Intervale Green Rooftop Farm

A Bronx Urban Farm Sponsored by Women's Housing and Economic Development Corporation (WHEDco)


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St. John’s Students prepare the rooftop for the off-season

Thank you to the students of St. John’s University for their service on WHEDco’s Rooftop Urban Farm! The 22 volunteers worked on most of the farm by clearing crops for winter, weeding, and harvesting vegetables that were later distributed to residents. We value our partnership with St. John’s University and we look forward to seeing them again next year!2014 2712014 264


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The rooftop farm gets ready for fall.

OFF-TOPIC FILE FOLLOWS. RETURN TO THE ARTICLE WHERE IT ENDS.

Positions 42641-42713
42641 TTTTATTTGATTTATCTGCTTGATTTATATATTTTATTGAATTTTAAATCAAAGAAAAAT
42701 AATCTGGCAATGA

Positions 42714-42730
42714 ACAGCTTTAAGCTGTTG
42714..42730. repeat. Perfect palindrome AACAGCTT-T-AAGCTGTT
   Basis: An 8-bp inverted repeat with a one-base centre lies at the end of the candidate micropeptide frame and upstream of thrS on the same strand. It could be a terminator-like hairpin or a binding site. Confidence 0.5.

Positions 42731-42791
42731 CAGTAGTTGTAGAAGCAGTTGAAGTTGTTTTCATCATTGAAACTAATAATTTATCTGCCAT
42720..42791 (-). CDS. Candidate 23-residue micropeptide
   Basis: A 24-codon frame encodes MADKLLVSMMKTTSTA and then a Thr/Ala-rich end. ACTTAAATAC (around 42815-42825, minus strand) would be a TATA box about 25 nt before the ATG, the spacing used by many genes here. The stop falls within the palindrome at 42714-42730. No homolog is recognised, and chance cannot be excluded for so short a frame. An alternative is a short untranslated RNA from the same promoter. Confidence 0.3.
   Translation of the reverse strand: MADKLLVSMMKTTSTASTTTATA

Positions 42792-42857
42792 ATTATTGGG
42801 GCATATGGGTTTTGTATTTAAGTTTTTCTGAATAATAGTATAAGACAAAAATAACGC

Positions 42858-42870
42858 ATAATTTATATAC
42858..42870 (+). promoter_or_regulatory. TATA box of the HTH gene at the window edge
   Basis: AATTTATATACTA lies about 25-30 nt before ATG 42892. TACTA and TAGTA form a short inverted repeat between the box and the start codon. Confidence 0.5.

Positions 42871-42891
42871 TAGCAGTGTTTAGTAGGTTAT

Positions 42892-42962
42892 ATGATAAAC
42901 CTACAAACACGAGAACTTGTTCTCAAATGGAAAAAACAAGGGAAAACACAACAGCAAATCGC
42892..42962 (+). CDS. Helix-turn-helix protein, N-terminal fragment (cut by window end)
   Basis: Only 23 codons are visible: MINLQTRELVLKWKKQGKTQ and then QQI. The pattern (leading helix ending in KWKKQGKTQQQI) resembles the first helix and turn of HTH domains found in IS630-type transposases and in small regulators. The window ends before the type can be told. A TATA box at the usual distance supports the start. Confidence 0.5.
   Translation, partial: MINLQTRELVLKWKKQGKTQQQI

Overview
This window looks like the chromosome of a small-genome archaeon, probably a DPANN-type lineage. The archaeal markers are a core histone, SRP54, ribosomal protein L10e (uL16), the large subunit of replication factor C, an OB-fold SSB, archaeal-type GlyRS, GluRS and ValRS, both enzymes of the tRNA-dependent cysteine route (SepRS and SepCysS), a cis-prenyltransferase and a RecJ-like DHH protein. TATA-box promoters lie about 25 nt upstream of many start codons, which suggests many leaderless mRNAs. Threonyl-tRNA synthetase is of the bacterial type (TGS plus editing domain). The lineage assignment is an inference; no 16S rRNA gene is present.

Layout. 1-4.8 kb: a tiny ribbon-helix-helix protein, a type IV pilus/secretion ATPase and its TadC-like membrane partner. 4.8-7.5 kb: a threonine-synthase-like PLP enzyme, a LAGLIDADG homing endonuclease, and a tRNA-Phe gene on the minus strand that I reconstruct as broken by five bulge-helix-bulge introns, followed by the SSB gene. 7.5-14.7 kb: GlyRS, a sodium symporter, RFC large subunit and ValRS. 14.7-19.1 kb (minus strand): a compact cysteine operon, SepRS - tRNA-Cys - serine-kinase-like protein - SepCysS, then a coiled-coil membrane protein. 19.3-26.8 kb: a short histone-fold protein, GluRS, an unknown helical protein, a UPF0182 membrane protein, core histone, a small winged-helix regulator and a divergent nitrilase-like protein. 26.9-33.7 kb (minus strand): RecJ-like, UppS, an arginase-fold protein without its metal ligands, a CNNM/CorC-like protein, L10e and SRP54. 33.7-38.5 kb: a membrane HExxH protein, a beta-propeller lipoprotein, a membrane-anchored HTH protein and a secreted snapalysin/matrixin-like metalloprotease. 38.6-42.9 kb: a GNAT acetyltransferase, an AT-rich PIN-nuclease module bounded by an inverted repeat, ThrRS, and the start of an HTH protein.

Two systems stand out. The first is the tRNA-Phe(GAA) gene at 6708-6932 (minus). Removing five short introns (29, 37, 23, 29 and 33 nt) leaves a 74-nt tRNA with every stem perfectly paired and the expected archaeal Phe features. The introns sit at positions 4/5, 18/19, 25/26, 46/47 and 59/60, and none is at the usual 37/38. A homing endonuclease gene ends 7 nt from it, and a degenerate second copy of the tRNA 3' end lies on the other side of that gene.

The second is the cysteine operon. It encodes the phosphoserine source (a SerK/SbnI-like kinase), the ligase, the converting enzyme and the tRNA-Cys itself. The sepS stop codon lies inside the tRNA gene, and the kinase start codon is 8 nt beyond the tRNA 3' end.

We were fortunate to have volunteers from New York Cares come up and help get the rooftop farm ready for fall. Gina, Nana, Thuy, Carina, Justin, and Kiah worked tirelessly in the August heat to ensure the farm continues to produce well into the colder months. We weeded, cleared some space, and planted fall crops.
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We planted the second round of arugula, carrots, peas, and transplanted cabbage and kale.

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We’re not giving up on our late summer crops, even if it is September. The heat continues and the plants keep producing. The okra is about to explode with delicious pods and the strawberries are giving us their last hurrah!

babyokra       babystrawberries

And the rooftop tomatoes are nowhere near done!

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Thank you to the New York Cares volunteers for all their hard work. I encourage you all to come back for our Fall Harvest Festival. Please stay tuned for more exciting news from the rooftop farm!